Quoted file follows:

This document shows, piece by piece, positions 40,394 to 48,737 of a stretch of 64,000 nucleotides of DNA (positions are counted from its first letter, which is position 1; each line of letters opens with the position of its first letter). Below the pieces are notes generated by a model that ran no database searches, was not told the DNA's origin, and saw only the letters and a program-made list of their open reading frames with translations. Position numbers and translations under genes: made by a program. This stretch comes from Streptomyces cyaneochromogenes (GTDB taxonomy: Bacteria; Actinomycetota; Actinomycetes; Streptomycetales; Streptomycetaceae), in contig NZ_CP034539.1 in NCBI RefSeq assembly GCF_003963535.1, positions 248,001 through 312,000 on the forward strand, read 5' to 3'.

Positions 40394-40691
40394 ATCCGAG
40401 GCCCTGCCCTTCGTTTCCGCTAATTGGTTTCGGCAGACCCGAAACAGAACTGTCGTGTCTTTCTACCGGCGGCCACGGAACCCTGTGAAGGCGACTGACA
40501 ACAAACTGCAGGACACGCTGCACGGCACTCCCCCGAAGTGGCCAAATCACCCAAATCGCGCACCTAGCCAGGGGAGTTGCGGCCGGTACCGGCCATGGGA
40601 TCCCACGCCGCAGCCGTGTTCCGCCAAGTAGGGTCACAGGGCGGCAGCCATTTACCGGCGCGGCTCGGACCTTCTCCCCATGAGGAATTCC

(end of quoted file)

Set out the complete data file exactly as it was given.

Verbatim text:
This document shows, piece by piece, positions 40,394 to 48,737 of a stretch of 64,000 nucleotides of DNA (positions are counted from its first letter, which is position 1; each line of letters opens with the position of its first letter). Below the pieces are notes generated by a model that ran no database searches, was not told the DNA's origin, and saw only the letters and a program-made list of their open reading frames with translations. Position numbers and translations under genes: made by a program. This stretch comes from Streptomyces cyaneochromogenes (GTDB taxonomy: Bacteria; Actinomycetota; Actinomycetes; Streptomycetales; Streptomycetaceae), in contig NZ_CP034539.1 in NCBI RefSeq assembly GCF_003963535.1, positions 248,001 through 312,000 on the forward strand, read 5' to 3'.

Positions 40394-40691
40394 ATCCGAG
40401 GCCCTGCCCTTCGTTTCCGCTAATTGGTTTCGGCAGACCCGAAACAGAACTGTCGTGTCTTTCTACCGGCGGCCACGGAACCCTGTGAAGGCGACTGACA
40501 ACAAACTGCAGGACACGCTGCACGGCACTCCCCCGAAGTGGCCAAATCACCCAAATCGCGCACCTAGCCAGGGGAGTTGCGGCCGGTACCGGCCATGGGA
40601 TCCCACGCCGCAGCCGTGTTCCGCCAAGTAGGGTCACAGGGCGGCAGCCATTTACCGGCGCGGCTCGGACCTTCTCCCCATGAGGAATTCC